You talk about tending mind, body and spirit, which speaks to inner and outer beauty. How are the two connected?
Your inner beauty and outer beauty are inextricably balanced. I spend a lot of time talking about that in Chapter 2, the “Time for Self” chapter. For example, we talk about body, mind and spirit, but more often than not we talk about tending your body, but then we have some spiritual poverty. Or we have things in our mind that we don’t examine, tend or nurture, and so often [women] don’t even hear their own pleas for help. [Sometimes we] really do need to pull over to the [side of the road]—metaphorically speaking. Halle [Berry] said she mediates everyday [because] she’s listening to the voices of others all day, and she needs to hear her own thoughts. See these are ageless things, but all these things make up your beauty. If body, mind, and sprit are not in harmony, if they are disconnected, so are you. When you are in touch, when these things are in harmony, when your inner and outer beauty are in sync, you know when to say no. You know when you are in overload, and when you can’t lend self out to anything else.
Why is it so hard for Black women to take “me” time?
It’s a combination of things. We were brought up with the notion that care is something that you give to someone else, not something that you turn on yourself. We were brought up [to think] that too much focus on self was self-centered or conceited, when in fact it is not so. What I want women to realize is that self-nurturing is an order of life. It is something you must tend to. Whose hands would you put that in? Who knows what your needs and desires are better than you? I am asking us to get to know ourselves on a front-row seat basis and what makes our lives soar. Too often, we don’t ask that question. That’s why the first chapter is “Are you Living the Life you Want.” If you haven’t asked yourself that question, then there is nothing else in this book for me to say to you. Part of owning your life is taking responsibility for your actions. Self-nurturing—what is that again but doing what self-edifies you. It’s in your best interest to do that. We have to put ourselves back on top of our priority list.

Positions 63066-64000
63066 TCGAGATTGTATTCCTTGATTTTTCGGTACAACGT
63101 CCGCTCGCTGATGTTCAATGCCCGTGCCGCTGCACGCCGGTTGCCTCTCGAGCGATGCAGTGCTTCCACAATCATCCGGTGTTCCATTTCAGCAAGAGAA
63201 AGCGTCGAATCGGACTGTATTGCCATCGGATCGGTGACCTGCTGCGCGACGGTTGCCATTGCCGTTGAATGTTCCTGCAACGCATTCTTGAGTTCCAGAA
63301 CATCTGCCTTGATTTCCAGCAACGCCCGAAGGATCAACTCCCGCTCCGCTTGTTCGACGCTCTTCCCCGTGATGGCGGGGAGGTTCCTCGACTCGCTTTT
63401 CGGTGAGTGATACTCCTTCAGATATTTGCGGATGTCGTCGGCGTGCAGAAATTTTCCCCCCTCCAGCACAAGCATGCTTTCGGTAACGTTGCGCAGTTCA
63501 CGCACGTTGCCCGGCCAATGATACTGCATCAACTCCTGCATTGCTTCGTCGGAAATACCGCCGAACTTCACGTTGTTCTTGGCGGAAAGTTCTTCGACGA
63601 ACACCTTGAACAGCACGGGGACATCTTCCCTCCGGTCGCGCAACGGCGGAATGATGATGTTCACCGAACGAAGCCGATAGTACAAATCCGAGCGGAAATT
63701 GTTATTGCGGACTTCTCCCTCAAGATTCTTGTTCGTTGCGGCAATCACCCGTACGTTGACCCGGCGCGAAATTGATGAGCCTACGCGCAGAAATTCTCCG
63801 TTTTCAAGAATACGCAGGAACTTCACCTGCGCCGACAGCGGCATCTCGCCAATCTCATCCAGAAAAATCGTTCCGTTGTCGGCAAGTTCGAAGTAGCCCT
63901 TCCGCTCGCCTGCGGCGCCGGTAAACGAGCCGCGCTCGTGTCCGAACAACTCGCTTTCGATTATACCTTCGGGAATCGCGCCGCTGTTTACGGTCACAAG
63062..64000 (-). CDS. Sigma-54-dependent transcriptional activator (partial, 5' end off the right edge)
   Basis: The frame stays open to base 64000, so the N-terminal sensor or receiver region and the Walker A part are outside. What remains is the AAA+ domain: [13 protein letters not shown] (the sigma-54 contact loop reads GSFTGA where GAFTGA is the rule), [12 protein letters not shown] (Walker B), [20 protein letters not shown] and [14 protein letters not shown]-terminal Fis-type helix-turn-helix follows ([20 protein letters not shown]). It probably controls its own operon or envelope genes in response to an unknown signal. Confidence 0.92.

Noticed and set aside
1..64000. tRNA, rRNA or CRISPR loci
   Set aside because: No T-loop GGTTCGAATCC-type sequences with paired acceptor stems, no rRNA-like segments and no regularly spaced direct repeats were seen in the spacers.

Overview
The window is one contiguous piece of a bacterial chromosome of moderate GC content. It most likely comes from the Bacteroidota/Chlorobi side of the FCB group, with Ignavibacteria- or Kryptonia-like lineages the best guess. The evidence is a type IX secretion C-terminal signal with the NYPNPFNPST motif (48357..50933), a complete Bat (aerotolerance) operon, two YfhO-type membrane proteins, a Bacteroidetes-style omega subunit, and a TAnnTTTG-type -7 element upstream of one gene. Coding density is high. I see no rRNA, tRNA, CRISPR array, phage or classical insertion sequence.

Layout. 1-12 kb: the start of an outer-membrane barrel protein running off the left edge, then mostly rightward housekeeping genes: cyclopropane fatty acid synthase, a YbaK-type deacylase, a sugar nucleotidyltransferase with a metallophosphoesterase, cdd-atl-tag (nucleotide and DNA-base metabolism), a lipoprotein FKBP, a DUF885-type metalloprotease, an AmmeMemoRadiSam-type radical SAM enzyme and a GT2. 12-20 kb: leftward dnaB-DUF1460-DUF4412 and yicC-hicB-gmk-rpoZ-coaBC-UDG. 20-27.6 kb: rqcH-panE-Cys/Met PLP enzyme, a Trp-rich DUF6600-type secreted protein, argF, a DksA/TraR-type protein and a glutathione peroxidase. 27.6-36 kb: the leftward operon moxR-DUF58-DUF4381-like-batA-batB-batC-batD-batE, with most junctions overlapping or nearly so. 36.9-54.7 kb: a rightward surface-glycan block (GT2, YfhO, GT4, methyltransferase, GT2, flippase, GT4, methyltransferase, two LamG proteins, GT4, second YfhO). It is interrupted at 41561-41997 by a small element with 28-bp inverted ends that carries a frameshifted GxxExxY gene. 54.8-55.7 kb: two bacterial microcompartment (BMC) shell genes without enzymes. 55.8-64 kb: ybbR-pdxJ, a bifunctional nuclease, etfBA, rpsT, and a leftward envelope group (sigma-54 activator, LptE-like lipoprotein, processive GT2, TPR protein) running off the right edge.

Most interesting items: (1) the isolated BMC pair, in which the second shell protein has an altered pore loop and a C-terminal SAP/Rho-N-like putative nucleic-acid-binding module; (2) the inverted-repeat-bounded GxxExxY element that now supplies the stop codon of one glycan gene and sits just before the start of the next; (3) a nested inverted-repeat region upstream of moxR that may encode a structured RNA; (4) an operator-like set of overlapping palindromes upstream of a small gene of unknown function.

What is the most important thing you’ve learned throughout your beauty career?
I guess the importance of being on purpose and staying in touch enough to know when you fall off track, so that you get back on. Being in tune with my body, mind and spirit because the important thing is to tend all three. That’s really key because you can go through life going along with the program and never really [live your own life]. You can go through life and never have the courage to be yourself and all that entails. I was telling someone earlier today, when my mama was ready to go blonde, whether it was a trend for black women or not in the ’60s, she frosted her hair. She didn’t need anyone’s confirmation to make that move. So being on purpose, knowing what works for you everyday, in everyway, is important.
Bottom line—what do you want your readers to come away with—what is your message?
Commit to those acts that honor and edify you—come away with that affirmation because that is what’s going to help you move through the journey affirmed, fulfilled and fabulous. That is what it’s all about. It’s not just about a new lipstick or a hairstyle, or dress size—the main thing is to be on purpose and staying clear on that. Purpose is what I am about always.